Doctor of Philosophy (PhD)
The goal of the research presented in this dissertation is to develop capillary electrophoresis (CE) based analysis techniques for the characterization of individual particles including amyloid beta (Aâ) peptide aggregates and to apply these methods to study the aggregation of Aâ peptides. Protein self-assembly into ordered aggregates is a common and important process in normal biological function, but this process is also involved in several diseases. Amyloid beta peptide aggregation is linked to Alzheimer’s disease. Thioflavin T (ThT) has been used as a fluorescent probe for the detection of Aâ aggregation. Based on previous observations of false positive fluorescent signals due to the presence of non-amyloid particles in Aâ aggregation studies using CE with ThT fluorescence, a spectroscopic study of ThT in the presence of synthetic polystyrene (PS) beads was conducted (Chapter 2). The study demonstrated ThT fluorescence enhancement in the presence of PS beads, similar to that observed for Aâ fibrils. Further spectroscopic investigation of ThT showed an absence of any ThT micelle formation, in contrast to other published work. It is important to analyze individual particles in heterogeneous samples of protein aggregates such as solutions of aggregating Aâ peptide in order to understand aggregation mechanisms, and CE is a good technique for such analysis. Hence, a CE system with three channel laser light scattering (LLS) and laser-induced fluorescence (LIF) detection (CE-LLS2-LIF) was developed and optimized using fluorescent and nonfluorescent polystyrene (PS) beads (Chapter 3). The instrument was designed for simultaneous collection of LLS at 20° and 90° and LIF at 90° with respect to the source. Detection of individual PS beads as small as 80 nm diameter was demonstrated using LLS at 90°. The CE-LLS2-LIF system was then used for the characterization of individual Aâ aggregates and for the study of Aâ peptides aggregation (Chapter 3). The CE-LLS2-LIF system was also used to analyze individual Aâ aggregates, PS beads, quantum dot nanocrystals, and cyanine based organic functional particles. Different particle types were separated, detected individually and characterized based on their electrophoretic mobilities, fluorescence and light scattering at 20° and 90° (Chapter 4).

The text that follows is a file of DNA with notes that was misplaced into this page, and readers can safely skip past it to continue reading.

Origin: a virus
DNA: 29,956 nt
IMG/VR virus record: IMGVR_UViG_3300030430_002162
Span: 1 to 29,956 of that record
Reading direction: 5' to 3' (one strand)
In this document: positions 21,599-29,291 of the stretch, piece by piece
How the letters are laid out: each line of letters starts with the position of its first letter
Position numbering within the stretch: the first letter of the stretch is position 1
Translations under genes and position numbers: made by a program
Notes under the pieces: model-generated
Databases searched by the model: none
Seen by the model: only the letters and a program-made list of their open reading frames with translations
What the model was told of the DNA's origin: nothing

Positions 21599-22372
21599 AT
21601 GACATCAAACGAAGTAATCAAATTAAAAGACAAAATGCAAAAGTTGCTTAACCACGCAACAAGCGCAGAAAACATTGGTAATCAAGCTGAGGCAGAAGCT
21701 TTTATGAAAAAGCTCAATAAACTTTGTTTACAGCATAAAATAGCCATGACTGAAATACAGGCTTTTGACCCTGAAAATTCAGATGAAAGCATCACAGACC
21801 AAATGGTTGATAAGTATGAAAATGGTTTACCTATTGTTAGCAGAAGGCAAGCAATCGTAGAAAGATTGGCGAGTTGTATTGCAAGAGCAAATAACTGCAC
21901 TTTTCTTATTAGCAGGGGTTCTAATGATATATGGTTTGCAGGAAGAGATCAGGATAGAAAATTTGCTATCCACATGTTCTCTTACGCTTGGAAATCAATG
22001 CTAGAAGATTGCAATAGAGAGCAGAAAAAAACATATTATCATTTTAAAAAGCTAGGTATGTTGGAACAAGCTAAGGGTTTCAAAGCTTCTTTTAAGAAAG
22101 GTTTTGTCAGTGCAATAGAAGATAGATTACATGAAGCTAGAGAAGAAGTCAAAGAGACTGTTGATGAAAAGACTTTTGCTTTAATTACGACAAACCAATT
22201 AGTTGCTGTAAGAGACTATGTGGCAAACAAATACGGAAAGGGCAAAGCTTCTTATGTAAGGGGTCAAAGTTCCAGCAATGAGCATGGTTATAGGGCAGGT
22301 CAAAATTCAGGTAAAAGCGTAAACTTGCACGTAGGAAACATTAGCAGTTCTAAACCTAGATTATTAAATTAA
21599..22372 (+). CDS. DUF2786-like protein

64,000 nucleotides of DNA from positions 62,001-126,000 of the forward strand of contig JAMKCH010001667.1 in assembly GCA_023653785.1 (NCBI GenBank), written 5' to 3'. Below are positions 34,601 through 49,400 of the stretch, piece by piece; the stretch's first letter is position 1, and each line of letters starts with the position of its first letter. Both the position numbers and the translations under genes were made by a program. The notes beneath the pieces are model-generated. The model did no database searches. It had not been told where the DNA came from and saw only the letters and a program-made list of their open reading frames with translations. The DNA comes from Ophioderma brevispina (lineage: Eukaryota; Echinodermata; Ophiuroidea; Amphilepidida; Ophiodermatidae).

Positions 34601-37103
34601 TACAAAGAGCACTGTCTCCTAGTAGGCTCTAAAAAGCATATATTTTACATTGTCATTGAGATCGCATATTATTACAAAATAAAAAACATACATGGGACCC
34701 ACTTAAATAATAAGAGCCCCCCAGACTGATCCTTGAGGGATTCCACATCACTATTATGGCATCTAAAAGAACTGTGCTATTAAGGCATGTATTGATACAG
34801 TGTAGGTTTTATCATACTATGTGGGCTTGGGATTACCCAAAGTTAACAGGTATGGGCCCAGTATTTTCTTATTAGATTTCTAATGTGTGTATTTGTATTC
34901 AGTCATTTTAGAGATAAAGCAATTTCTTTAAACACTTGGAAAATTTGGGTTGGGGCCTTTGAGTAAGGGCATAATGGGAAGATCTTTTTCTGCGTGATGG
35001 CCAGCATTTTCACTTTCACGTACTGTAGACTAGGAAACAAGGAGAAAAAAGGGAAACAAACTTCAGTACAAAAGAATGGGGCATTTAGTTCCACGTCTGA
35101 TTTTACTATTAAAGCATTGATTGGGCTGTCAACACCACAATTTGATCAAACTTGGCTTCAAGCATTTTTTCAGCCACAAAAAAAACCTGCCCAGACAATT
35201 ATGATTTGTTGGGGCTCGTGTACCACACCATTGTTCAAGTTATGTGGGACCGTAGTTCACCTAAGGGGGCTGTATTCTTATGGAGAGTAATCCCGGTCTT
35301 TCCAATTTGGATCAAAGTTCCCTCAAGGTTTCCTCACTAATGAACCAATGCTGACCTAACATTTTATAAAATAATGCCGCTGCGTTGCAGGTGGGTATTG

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Regmi, Suresh Chandra, "Analysis of Protein Aggregates and Synthetic Nanoparticles Using Capillary Electrophoresis with Light Scattering and Fluorescence Detection" (2013). LSU Doctoral Dissertations. 4079.
Gilman, Samual D.